ST. PAUL, Minn. – The Minnesota Wild were reeling as last year ended. Star Zach Parise was on injured reserve. Coach Mike Yeo’s job was in jeopardy.
Then the problems really piled up. Starting goalie Josh Harding was out of action again with an illness. Captain Mikko Koivu broke his ankle. Defenceman Jared Spurgeon got hurt, too.
Somehow, the Wild survived — and thrived.
“Ah, it was a piece of cake,” Yeo said last week, smiling wryly. “I slept like a baby.”
With an 11-4-2 record in 17 games since the calendar turned to 2014, the Wild have taken control of the first of two wild-card spots in the Western Conference playoff race. With 69 points, they’re ahead of Phoenix and Dallas, who have 64 apiece and have played one fewer game.
Eight of those 11 wins were in regulation.
“All I wanted to do is I wanted our players to look at me and say, ‘OK, he’s got confidence. OK, well, we should have confidence,'” Yeo said. “That was the one thing that I wanted. And I did believe in the group that we had still. And I did believe in the game that we played.”
The Wild still have had trouble scoring, ranking 25th in the NHL with 2.36 goals per game. With Harding’s return unknown and Niklas Backstrom injured and ineffective at different times this season, Darcy Kuemper has taken over in the net. Relying on a rookie goalie can be a risk.
But Parise is back in form from his broken foot. Spurgeon has returned. Koivu is skipping the Olympics and expected at full strength when the schedule resumes on Feb. 27. Nino Niederreiter, acquired in a draft-day trade, has given the offence a boost. Mikael Granlund has bounced back from a rough rookie year.
“I think we’ve got good character,” leading scorer Jason Pominville said. “A lot of guys stepped up in different situations. It wasn’t easy at times. You could tell that we were missing some of our key guys, but I think other guys kind of found a way to adjust their game and get adjusted to the level of our play that you have to be successful night in and night out.”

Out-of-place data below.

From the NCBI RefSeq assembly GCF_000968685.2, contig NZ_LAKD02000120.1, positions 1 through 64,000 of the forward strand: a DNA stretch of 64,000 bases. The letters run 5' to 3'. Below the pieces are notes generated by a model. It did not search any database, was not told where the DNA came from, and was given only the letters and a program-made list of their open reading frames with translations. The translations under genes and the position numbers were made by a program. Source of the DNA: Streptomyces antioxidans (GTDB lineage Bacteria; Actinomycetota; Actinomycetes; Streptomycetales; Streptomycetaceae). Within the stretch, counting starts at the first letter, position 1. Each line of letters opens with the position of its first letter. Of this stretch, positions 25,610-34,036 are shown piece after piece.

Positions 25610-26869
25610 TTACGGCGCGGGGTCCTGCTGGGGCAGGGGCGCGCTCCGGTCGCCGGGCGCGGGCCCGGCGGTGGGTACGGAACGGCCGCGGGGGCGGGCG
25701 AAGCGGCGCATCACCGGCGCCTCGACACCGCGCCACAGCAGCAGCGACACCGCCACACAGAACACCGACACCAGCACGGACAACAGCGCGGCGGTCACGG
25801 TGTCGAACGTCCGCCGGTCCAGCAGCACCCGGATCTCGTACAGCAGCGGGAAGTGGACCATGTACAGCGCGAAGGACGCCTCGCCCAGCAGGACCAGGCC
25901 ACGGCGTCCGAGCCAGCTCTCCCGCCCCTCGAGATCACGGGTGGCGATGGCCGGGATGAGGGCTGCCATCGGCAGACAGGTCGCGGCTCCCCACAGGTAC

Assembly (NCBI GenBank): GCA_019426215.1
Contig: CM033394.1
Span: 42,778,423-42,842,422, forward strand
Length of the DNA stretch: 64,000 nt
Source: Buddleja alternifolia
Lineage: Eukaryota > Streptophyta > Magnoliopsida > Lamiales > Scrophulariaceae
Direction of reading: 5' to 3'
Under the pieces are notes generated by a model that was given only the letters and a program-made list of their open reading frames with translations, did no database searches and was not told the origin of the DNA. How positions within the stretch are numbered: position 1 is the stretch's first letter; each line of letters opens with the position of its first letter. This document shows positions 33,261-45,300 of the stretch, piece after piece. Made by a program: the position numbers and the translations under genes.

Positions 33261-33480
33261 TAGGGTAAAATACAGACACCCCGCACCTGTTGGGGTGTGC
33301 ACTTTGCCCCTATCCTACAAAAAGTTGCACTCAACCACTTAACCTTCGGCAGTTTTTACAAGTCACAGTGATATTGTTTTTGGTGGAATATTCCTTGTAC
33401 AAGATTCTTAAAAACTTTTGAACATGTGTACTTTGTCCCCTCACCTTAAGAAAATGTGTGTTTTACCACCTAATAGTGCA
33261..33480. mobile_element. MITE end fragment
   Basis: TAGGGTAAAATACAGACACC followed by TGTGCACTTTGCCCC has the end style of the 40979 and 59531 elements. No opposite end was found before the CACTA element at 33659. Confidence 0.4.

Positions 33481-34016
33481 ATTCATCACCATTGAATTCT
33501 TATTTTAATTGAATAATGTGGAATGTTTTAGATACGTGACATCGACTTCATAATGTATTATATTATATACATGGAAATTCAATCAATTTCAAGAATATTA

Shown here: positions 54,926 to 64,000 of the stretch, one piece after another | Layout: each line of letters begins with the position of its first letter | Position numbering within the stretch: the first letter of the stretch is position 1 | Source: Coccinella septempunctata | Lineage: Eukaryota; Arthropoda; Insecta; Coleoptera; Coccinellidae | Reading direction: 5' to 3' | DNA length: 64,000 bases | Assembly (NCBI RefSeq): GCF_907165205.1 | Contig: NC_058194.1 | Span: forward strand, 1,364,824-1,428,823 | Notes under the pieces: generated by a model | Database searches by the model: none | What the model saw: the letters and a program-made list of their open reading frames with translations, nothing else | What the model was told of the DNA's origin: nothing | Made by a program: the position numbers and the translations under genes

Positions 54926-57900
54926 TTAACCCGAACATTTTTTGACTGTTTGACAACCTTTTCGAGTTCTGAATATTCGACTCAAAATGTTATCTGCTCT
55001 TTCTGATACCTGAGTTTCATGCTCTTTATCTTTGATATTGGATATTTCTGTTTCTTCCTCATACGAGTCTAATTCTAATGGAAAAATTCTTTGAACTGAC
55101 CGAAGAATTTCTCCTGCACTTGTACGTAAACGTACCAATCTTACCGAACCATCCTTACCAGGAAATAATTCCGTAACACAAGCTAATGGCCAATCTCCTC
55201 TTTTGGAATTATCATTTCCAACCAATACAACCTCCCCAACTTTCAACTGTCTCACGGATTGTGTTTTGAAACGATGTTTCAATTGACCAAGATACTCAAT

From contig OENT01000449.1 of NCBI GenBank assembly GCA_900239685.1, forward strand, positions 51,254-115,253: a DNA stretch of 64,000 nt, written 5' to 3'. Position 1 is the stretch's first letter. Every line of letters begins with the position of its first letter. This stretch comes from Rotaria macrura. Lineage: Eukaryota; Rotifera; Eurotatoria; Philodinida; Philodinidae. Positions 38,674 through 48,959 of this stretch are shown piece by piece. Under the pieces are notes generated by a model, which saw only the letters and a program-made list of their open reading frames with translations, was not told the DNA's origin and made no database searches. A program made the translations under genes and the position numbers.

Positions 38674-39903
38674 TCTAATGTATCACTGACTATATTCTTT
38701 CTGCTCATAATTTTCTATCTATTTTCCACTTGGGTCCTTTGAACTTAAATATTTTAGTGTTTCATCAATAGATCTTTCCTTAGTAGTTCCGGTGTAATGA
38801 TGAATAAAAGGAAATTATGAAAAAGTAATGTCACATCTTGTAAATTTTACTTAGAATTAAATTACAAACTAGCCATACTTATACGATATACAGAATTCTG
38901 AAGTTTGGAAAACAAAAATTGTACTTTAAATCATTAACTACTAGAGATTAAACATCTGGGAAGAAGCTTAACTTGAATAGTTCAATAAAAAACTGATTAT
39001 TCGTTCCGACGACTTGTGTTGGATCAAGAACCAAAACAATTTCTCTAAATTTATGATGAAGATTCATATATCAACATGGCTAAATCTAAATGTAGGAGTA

During Yeo’s tenure as coach, the Wild have seemed to play better in less-than-ideal circumstances than when in tip-top shape.
“Knowing our group, knowing competitors in general, they love a challenge,” Yeo said. “So I think we all do.”
League realignment was welcomed by the Wild, for enhanced regional rivalries to better entice fans and more games in their own time zone. But this season, the new look has made their post-season bid more difficult.
Only the top three teams in each division are guaranteed a playoff spot, and St. Louis (84 points), Chicago (84) and Colorado (79) are comfortably ahead of the Wild, who have only 23 games left.
“We’ve just got to focus on winning games and when we play Colorado, try to beat them and try to lessen that cushion that they have on us and try to slowly creep up on them,” Pominville said.
Added Parise: “That’s hard to gain that many points. But you never know. … You’ve got to push the teams down that are below you, and we have to take care of ourselves.”
The non-Olympians on the roster will reconvene for practice next week. The Wild will have to be careful not to lose the momentum they built, with 21 days between games.
“Much the same as out of the lockout, it’s how can you get yourself game ready?” Yeo said. “Making sure that you’re ready to execute and play at the pace that you need to play at, making sure that you’re ready to battle at the level you need to, and making sure that the conditioning is at the level that you need it at.”